The Malware Threat Becoming Increasingly Problematic

Boston-situated Aite Group an analyst company recently issued a research paper, which states that cyber-attackers especially malware purveyors are becoming bad to worse as well as are set to cause substantial losses worth $210m in North America during the current year (2011). 'Bank Systems & Technology' published this on September 23, 2011.

While studying the existing danger that online crime imposes on businesses and banks worldwide, the research paper also talks about related regulation as well as explores what enterprises perceive about responses from financial institutions. The study has used research material accumulated at the time of 3 studies by the Aite Group along with interviews with over 40 suppliers within the space.

So referring to the above Aite studies and the conversations with the 40 fraud-control agencies, the analyst company forecasts that the total number of malicious programs accompanied with their resultant losses, will simply flourish. Using Panda Security's data, Julie Conroy McNelley, Senior Analyst at Aite computes that there'll be 25m fresh, exclusive malware items introduced online during 2011 followed with an increase to 87m malware items by 2015.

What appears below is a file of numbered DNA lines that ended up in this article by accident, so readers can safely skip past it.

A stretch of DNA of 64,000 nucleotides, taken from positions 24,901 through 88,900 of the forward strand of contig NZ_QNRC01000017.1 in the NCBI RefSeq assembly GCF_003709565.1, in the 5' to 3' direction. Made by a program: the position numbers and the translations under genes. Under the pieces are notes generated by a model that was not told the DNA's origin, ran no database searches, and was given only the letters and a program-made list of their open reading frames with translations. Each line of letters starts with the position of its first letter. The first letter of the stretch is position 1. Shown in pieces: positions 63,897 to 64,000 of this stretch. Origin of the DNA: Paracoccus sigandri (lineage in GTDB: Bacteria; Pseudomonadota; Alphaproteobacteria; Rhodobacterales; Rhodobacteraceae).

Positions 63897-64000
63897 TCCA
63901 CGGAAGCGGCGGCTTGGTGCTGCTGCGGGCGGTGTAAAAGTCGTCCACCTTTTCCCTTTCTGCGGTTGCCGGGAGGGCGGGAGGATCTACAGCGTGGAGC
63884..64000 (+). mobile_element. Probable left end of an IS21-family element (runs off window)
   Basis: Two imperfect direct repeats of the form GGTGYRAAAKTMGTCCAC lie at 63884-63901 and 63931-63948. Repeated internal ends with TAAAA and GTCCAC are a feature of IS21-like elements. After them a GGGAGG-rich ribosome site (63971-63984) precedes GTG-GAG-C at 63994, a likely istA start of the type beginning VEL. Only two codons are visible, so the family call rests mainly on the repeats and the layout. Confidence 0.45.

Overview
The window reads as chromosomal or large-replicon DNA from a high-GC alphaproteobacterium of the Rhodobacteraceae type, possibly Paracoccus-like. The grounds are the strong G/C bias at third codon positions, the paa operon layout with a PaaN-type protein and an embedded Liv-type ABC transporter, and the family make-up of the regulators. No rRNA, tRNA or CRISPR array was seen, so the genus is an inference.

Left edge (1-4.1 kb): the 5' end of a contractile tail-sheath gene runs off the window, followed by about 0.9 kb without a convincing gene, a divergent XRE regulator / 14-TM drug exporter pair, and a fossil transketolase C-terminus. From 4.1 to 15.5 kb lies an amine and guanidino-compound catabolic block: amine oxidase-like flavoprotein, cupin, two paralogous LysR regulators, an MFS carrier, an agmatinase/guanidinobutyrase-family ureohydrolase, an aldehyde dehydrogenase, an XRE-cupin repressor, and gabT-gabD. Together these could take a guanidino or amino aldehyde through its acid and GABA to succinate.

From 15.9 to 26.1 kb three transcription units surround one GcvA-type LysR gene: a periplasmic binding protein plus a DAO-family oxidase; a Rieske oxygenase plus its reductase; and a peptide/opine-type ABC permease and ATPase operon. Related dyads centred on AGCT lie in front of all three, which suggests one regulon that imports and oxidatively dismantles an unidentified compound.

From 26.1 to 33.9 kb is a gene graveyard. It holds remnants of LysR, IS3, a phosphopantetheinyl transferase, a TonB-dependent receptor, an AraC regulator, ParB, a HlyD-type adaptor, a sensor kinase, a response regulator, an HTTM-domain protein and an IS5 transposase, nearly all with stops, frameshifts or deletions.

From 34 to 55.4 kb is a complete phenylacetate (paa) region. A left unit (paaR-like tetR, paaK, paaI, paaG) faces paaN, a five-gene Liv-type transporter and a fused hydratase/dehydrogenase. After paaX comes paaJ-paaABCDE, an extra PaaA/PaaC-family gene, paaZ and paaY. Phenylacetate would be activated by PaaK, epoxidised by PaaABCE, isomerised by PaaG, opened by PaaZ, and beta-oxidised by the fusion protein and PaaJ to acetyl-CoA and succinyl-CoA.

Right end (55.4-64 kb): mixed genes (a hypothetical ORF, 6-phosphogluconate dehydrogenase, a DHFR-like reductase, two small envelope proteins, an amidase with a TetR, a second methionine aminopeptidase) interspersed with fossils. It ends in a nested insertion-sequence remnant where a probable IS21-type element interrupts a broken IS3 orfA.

In the meantime, several compromises occur when malicious software is loaded onto any PC via making the user to go to a contaminated website or viewing a file attachment in a rogue e-mail. Further, online crooks are currently also resorting to social networks for dropping malicious programs by enticing home consumers or big enterprise employees with messages making an invitation.

Reportedly, during June 2011, Aite surveyed 110 SMB (small-and-medium sized business) owners of which 67% responded that online-fraud hadn't targeted their organizations, whilst 23% said that they underwent a failed attempt. Moreover, 6% reported they experienced an effective attempt, however, it caused no loss; whilst according to 4%, they suffered an effective attempt accompanied with resultant loss.

Some other malicious software are man-in-the-middle programs, which are capable of seizing data during an interaction between an end-user and Internet site; computer worms and viruses that multiply to destruct host computers; as also rootkits meaning programs, which conceal an attack's evidence. Finally, botnets, which are armies of compromised PCs, take instructions from their controllers.

Related article: THE SPAM MAFIA

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